COVID-19 Is Still Wreaking Financial Havoc on Black Queer People

So why aren't we talking about it?

New research from HRC and PSB Insights is shedding light on the devastating financial impacts of the COVID-19 pandemic on America's LGBTQ community—and its disproportionately severe repercussions for Black queer people.

For HRC's latest report, "The Economic Impact of COVID-19 on Black LGBTQ People," PSB Insights conducted 10 online polls between April 16 and July 8. In total, 10,000 U.S. adults were surveyed with weights adjusted to Census demographics. And the findings are damning: Black queer respondents were more likely to report losing income, working fewer hours, and trimming their household budgets than non-Black or non-LGBTQ people.

What's more, 18% of Black LGBTQ respondents said they became unemployed due to COVID-19 compared to 16% of LGBTQ people and 12% of the general population. The $600 weekly supplement on top of regular unemployment benefits expired last Friday, July 31—and if this new report is any indication, Black LGBTQ people will feel that loss harder than most Americans.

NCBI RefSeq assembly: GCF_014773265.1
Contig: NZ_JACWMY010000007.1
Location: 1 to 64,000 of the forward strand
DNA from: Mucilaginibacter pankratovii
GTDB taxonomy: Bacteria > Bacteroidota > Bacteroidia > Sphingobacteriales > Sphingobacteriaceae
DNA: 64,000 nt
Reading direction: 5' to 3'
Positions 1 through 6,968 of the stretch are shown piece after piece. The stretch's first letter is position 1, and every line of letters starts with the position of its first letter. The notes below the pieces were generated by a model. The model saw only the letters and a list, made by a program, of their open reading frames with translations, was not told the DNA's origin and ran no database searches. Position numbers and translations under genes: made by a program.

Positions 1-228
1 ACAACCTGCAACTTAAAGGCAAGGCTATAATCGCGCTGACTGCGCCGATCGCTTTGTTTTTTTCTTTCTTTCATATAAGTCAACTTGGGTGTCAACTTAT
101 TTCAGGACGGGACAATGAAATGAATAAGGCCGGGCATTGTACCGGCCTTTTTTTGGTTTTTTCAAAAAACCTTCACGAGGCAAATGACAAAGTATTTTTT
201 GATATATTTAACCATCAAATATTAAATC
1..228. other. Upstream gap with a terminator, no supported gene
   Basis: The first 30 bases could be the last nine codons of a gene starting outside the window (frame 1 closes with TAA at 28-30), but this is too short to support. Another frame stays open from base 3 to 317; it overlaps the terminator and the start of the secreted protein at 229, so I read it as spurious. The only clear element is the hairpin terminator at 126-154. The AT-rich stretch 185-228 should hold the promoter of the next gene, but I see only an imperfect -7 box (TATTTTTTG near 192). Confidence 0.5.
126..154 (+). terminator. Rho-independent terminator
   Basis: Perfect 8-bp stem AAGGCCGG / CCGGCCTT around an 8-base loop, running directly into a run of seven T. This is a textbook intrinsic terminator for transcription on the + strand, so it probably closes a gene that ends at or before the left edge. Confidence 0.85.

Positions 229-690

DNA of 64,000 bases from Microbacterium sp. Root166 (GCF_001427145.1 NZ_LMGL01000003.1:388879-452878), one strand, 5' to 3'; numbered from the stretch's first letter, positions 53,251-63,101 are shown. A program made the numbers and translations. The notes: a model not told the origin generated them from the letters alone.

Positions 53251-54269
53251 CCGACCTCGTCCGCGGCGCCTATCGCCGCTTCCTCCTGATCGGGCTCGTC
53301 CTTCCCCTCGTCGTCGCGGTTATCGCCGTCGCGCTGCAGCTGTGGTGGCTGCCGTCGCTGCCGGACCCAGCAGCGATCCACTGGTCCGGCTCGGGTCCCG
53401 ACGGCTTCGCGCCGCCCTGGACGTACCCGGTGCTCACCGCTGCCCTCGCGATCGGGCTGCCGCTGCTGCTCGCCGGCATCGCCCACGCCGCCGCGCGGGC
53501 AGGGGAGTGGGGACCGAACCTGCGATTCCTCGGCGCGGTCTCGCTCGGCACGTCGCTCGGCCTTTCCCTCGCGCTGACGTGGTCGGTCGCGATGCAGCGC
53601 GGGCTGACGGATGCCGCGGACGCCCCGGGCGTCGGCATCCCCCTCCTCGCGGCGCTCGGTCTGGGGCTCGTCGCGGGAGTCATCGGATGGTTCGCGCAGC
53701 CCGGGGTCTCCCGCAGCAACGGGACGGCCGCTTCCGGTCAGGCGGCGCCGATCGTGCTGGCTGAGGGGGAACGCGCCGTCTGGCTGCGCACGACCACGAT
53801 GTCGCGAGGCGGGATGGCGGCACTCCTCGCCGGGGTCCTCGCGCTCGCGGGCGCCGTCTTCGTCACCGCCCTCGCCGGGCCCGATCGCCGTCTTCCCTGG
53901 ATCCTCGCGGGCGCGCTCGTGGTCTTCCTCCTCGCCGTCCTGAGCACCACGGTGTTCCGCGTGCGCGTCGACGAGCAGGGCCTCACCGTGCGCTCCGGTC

These findings are in line with previous research from HRC and PSB Insights. As NewNowNext reported in May, both groups first noted such discrepancies in a more general report on the financial health of queer communities of color. The disparities between Black and non-Black Americans aren't limited to the coronavirus' financial toll, either. A whopping 23% of all COVID-19-related deaths in America have been Black people despite Black people making up just 13% of the country's population.

These numbers should serve as "a clarion call to policymakers," HRC president Alphonso David said in a media statement:

Even as Black communities, especially Black trans communities, across the country are reckoning with racism and violence, Black LGBTQ people are also being disproportionately impacted by COVID-19. We know Black people are dying from COVID-19 at extremely alarming rates. Unfortunately, this new research shows Black people and Black LGBTQ people are suffering disproportionate economic inequities. The data make clear what we have long known: that those living at the intersections of multiply marginalized identities face harsher consequences of the pandemic. It is a clarion call to policymakers that we must do all we can to combat the virus and its economic impact on multiply marginalized communities.

Read the new report in full here.